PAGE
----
Jeremy Fowler, NFL National Writer: Eight Pro Bowlers wasn’t enough for the Eagles. Defensive tackle Javon Hargrave and cornerback James Bradbury Among the Philly players who deserved a spot on the NFC team. This is the most complete list in football.

Jordan Reed: NFL Draft Analyst: The biggest surprise for me was the Eagles’ defensive tackle Javon Hargrave He was left out of the NFC squad. He had one of the best seasons of all inside linebackers; it’s connected Chris Jones For the second largest number of bags (10) from all outlets.

Mike Tannenbaum, from inside the NFL’s front office: Adjacent quarterback selections by conference. In the AFC, the passers were all top 10 draft picks and had varying degrees of raw success, while all three were drafted from the NFC in the second or later round—and each took time to develop.

Field Yates, NFL analyst: Only two rookies have made it to the Pro Bowl this season, and while they both play linebacker, they made it to the league with very different paths: Gardner sauce He was in the mix for the most wanted players in the entire draft (ranked fourth overall by the Jets), while Tariq Woolen Slid to the fifth round and the Seahawks. Both of them were exceptional and greatly fulfilled their status.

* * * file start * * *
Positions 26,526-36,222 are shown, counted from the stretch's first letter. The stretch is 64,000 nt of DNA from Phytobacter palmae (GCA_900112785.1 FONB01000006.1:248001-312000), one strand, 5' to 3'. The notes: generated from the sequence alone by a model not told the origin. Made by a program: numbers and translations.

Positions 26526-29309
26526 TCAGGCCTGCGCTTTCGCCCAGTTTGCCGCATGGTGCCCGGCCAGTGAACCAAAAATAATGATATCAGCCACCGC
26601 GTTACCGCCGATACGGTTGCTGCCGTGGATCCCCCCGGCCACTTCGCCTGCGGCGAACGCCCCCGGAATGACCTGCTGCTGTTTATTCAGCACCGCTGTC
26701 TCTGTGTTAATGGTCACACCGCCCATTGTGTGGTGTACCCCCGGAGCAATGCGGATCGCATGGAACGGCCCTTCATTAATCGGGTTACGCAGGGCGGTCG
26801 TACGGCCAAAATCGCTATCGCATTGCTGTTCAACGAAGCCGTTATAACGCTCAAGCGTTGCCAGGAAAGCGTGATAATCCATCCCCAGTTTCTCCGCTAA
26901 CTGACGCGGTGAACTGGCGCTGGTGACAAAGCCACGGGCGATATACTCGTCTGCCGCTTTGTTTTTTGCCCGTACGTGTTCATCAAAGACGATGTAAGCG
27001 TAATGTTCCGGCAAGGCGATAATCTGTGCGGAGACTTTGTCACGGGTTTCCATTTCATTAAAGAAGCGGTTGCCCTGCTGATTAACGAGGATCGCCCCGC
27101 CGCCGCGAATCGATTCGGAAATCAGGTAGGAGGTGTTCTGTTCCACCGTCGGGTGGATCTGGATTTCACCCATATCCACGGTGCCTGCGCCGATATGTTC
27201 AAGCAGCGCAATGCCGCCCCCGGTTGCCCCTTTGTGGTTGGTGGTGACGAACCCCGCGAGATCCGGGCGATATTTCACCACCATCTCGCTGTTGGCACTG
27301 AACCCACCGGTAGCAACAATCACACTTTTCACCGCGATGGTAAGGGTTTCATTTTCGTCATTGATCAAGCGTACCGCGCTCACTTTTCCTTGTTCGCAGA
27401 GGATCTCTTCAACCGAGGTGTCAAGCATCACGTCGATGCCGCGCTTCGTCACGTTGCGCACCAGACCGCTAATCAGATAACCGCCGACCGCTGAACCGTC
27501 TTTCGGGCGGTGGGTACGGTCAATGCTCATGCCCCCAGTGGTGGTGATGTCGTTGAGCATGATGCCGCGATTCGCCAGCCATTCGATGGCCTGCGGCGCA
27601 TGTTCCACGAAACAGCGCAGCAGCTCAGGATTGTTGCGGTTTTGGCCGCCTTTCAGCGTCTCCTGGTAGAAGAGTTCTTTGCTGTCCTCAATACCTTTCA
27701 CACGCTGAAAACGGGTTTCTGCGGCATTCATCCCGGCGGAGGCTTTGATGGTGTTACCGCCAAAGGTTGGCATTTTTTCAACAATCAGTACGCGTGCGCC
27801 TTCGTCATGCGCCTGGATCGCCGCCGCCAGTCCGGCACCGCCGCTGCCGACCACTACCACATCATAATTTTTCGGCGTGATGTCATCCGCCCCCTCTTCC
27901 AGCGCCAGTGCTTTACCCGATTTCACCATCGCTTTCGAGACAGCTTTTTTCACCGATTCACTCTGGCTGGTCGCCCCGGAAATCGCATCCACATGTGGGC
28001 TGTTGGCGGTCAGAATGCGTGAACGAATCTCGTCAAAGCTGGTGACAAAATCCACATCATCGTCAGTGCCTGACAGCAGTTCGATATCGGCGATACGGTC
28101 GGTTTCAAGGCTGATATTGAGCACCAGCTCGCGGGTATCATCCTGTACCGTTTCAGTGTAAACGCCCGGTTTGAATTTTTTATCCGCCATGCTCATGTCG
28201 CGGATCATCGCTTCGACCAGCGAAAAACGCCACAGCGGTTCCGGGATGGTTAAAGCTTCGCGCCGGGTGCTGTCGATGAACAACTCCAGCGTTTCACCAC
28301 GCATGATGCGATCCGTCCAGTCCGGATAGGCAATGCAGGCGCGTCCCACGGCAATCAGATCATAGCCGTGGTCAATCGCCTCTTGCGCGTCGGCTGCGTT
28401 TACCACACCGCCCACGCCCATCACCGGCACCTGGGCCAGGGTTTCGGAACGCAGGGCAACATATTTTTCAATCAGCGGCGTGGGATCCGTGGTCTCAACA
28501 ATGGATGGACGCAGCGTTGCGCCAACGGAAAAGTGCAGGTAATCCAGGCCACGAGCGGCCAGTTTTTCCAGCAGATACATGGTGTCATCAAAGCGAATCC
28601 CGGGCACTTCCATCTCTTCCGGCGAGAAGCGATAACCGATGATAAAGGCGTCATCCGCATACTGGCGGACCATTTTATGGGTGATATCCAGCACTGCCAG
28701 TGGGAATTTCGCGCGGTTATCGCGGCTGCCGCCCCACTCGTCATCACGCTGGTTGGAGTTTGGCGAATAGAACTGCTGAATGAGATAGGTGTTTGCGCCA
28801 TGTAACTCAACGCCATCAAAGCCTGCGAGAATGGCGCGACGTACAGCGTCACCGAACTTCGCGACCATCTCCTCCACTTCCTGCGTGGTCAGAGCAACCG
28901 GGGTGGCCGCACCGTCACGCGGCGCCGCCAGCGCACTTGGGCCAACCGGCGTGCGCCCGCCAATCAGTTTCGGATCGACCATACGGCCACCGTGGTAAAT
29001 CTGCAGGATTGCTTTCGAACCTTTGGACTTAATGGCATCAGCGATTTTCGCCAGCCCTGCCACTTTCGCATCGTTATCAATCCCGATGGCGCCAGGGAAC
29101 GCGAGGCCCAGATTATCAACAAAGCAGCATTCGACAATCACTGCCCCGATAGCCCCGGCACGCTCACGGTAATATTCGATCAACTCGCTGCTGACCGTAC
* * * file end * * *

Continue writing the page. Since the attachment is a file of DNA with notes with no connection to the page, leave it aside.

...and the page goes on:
Which player didn’t make this Pro Bowl list but will definitely make it for the 2023 season?

Cockcroft: Bryce Hall, RB, aircraft. He was on the Pro Bowl-caliber track before tearing his ACL in Week 7, and while the lengthy recovery required for this particular surgery may cause him to have a slow start to his 2023 campaign, he has the skills to break out in a big way by the midseason and make the cut.

the hunter: Christian McCaffrey, RB, 49ers. A full season in San Francisco would earn McCaffrey his second Pro Bowl nod. In eight games with the Niners, he averaged 110 yards per game and had seven total touchdowns.

Reed: Kyvon Thibodeau, de, giants. The #5 overall rookie selection is slowly starting to emerge. He has sacks in consecutive games and begins to turn his pressure into quarterback takedowns. Expect this to continue into the second year.

Tannenbaum: Austin, thank you, RB, chargers. In addition to his nine rushing careers, he has 95 receptions (and five more points) — with three more games remaining. Ekeler is an incredibly versatile and productive player.

Yeats: Justin Fields, QB, Bears. Chicago is in good hands with Fields, and the league is fortunate to have one of the best young players in the game. His breakout this season is just the beginning.